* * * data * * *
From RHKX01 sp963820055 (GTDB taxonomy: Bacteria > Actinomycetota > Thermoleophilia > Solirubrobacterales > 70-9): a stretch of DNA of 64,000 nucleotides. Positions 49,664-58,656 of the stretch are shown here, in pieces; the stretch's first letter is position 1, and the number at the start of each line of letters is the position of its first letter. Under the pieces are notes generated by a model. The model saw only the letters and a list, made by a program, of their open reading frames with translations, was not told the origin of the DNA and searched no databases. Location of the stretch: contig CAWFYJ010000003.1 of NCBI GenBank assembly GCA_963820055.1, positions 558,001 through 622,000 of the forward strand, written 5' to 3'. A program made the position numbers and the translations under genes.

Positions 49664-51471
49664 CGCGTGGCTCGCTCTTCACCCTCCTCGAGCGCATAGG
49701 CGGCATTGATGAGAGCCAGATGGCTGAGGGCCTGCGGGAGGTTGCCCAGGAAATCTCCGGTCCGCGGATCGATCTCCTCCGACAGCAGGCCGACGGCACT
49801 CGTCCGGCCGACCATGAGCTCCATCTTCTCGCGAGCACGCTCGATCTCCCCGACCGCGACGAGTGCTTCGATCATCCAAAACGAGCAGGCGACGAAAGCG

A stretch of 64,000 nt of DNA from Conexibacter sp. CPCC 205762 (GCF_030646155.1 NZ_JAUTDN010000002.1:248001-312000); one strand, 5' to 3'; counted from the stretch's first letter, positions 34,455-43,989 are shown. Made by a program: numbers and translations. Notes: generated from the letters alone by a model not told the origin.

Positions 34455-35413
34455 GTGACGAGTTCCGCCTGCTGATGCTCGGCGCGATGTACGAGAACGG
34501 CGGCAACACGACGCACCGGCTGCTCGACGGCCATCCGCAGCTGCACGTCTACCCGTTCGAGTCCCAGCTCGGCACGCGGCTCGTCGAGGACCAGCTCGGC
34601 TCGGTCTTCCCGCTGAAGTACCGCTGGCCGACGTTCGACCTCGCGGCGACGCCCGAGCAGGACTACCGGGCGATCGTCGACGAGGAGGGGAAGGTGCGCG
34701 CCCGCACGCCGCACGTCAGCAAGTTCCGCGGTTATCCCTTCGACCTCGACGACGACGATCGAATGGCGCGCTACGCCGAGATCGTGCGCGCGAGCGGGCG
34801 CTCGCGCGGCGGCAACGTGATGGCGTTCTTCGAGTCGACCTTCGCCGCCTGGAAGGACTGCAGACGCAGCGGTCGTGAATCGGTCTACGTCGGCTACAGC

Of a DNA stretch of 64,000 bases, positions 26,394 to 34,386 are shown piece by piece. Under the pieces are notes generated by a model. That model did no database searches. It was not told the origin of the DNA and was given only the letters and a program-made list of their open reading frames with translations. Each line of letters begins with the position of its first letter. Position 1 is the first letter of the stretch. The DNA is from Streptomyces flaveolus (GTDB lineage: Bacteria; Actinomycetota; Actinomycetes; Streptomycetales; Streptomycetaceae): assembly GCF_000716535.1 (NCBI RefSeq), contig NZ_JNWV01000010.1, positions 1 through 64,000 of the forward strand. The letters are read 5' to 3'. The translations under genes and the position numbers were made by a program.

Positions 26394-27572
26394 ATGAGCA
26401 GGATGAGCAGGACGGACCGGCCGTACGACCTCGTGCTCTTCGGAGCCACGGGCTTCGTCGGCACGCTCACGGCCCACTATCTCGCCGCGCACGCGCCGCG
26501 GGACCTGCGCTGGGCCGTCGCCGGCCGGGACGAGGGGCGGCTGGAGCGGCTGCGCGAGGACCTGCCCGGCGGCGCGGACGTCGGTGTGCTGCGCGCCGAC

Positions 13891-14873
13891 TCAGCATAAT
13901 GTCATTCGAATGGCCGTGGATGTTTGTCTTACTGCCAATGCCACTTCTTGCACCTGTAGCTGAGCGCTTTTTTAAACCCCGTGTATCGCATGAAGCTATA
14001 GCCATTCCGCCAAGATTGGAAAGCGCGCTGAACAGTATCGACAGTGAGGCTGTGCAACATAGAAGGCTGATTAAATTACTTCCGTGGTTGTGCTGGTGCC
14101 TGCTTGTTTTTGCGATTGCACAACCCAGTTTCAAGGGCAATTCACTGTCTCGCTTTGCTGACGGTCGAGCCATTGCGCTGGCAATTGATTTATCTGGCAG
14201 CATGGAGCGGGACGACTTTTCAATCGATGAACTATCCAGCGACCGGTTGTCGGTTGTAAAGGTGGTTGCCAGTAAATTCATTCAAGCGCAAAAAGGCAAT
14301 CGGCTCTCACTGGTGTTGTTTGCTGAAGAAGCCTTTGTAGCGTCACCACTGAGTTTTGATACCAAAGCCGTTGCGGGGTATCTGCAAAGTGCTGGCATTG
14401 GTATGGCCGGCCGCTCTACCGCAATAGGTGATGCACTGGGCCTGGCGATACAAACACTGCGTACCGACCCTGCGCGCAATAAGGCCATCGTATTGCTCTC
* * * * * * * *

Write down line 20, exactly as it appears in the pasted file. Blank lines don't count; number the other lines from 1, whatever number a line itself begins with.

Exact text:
13901 GTCATTCGAATGGCCGTGGATGTTTGTCTTACTGCCAATGCCACTTCTTGCACCTGTAGCTGAGCGCTTTTTTAAACCCCGTGTATCGCATGAAGCTATA